The Garden Seed Inventory (GSI), a 448-page book, is an inventory of 239 mail-order seed catalogs in the U.S. and Canada. GSI took three years to compile and lists all of the non-hybrid vegetable varieties still being offered, including: variety name; days to maturity; the plant’s description; and all its known sources. In 1984 those 239 seed catalogs still carried nearly 6,000 non-hybrid varieties, but 48% were only being offered by one random catalog out of those 239 possible sources. USDA published a similar inventory in 1903 which has been compared to printouts of the varieties in their National Seed Storage Laboratory (NSSL). Only 3% of everything available commercially in 1903 survives today in that collection. GSI was developed as a genetic preservation tool to show which varieties are in the most danger before they are dropped completely. SSE is using GSI’s profits to buy up these endangered commercial varieties which are then permanently maintained by SSE’s members. Since January 1985, 7,500 copies have been sold.
Seed Savers Exchange: The First Ten Years, a 416-page book, is a collection of the best articles from all previous SSE publications which teach technical know-how geared to seed saving and storage by the backyard gardener. The chapter on “Saving Garden Seeds” is nearly 100 pages long and contains more information than any previous book on the subject. SSE is constantly researching and publishing the information necessary for genetic preservation to take place at a grassroots level. Since September 1986, 1,500 copies have been sold.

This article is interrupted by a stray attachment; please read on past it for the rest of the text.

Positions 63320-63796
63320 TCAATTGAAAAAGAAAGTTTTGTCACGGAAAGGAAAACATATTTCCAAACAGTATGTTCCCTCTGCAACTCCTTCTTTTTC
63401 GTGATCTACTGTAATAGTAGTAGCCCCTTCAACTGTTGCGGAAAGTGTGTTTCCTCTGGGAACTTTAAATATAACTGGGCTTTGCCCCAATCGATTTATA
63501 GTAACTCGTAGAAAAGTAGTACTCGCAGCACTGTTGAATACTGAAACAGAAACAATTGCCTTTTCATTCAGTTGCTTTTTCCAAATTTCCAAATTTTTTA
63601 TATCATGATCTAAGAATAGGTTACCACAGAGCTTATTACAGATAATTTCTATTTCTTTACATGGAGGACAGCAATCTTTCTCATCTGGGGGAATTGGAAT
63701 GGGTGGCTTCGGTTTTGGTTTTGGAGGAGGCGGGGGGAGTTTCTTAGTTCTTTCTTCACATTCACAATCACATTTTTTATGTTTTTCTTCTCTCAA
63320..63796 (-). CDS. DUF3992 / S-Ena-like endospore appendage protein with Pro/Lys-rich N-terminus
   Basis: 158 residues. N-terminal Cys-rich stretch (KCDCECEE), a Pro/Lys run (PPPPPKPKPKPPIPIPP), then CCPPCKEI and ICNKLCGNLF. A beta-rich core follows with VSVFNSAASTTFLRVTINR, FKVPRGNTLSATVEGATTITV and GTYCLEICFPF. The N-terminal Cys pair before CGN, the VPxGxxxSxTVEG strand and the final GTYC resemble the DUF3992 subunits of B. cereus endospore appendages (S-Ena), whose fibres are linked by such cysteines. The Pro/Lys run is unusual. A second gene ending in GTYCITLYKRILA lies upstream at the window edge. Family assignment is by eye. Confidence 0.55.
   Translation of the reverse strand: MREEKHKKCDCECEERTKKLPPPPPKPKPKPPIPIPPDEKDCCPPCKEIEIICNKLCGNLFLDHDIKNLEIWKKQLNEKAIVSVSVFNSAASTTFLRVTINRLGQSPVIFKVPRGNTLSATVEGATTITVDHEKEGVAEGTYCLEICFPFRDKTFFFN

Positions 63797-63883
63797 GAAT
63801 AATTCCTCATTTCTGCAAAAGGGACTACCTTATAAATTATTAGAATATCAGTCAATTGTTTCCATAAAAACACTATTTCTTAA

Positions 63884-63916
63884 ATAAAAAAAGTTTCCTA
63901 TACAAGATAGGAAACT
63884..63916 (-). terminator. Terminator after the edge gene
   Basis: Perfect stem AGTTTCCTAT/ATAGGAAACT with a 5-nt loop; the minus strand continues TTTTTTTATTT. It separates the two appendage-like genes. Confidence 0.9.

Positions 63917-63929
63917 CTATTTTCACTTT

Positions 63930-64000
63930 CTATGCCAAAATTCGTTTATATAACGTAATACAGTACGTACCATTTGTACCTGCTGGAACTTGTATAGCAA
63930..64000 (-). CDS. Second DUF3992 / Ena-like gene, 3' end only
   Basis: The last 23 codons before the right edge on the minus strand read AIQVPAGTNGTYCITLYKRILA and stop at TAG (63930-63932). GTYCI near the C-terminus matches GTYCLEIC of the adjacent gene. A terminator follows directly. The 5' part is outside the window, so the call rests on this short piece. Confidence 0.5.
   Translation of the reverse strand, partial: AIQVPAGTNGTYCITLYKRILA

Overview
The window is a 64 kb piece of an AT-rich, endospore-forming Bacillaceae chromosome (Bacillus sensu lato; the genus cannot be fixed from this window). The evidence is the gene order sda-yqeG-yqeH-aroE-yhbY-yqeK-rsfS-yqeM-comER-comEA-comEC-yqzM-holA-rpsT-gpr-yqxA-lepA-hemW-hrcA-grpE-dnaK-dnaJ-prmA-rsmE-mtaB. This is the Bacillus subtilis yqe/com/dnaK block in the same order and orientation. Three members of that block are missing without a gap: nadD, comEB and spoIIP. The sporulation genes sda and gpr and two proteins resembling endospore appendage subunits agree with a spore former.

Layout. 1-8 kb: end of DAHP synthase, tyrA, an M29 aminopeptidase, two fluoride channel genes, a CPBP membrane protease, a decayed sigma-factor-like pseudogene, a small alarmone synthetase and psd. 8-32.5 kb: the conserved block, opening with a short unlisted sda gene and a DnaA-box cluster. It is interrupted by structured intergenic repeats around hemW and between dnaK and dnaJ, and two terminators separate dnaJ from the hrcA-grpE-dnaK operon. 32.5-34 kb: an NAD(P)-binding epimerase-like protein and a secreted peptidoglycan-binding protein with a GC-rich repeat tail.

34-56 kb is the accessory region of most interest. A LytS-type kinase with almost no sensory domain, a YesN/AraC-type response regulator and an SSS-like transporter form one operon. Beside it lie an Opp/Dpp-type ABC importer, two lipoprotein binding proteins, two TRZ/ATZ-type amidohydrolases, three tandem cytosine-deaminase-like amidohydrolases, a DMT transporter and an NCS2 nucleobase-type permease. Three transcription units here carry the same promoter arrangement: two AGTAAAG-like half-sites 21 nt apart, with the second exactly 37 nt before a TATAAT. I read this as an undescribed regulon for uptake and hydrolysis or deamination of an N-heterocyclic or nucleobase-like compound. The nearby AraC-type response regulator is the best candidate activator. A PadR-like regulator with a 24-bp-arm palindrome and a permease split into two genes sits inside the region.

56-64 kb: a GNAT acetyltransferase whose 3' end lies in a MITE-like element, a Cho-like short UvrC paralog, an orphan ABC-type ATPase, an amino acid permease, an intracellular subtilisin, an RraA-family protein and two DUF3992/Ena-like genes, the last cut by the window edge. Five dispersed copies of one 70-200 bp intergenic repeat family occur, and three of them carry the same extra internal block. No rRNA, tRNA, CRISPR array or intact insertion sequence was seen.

Central Seed Collection
SSE is maintaining a Central Seed Collection of nearly 5,000 rare vegetable varieties (2,200 beans, 600 tomatoes, 400 squash, 200 corns, 200 peppers, 100 muskmelons, 100 watermelons, and smaller amounts of other food plants) in Decorah, Iowa. About 65% are heirloom varieties that members have sent. The rest are endangered commercial varieties that The Garden Seed Inventory showed were about to be dropped completely. All the seeds in the collection must be regrown at least every four years to keep them from dying out.
Using completely organic methods, SSE grew out about a third of the Central Seed Collection on rented land during each of the last two summers (2,000 varieties on 5 acres in 1985, and larger amounts of 1,200 varieties in 1986). All of the corns and all of the “cucurbits” (squash, watermelons, muskmelons and cucumbers) were hand-pollinated to keep different varieties of each from crossing. SSE developed a “caging technique” (cages of thin cloth-like material over wire frames) to keep sweat bees from crossing varieties of peppers. Each new problem is quickly solved and the solutions are shared with 5,000 eager subscribers. SSE is literally writing the book on seed saving techniques and it is allowing genetic preservation projects to take place at a grassroots level. And the Preservation Garden is a superb educational tool for teaching outdoor workshops to numerous tours of gardeners.
On a weekend in July, members gather for SSE’s annual Campout Convention. Attendance has grown from 12 in 1981 to 180 in 1986. In 1986 there were 11 speeches or slideshows focused on various genetic preservation projects. Brainstorming sessions that plot the future course of SSE last into the night. In 1985 and 1986 educational workshops in the Preservation Gardens taught seed saving and hand-pollination techniques, and organic strategies. SSE’s Campout Convention is a unique educational experience and a weekend of camaraderie with dedicated seed savers and fruit growers. Attendance in 1987 may take another jump as members come to visit Heritage Farm for the first time.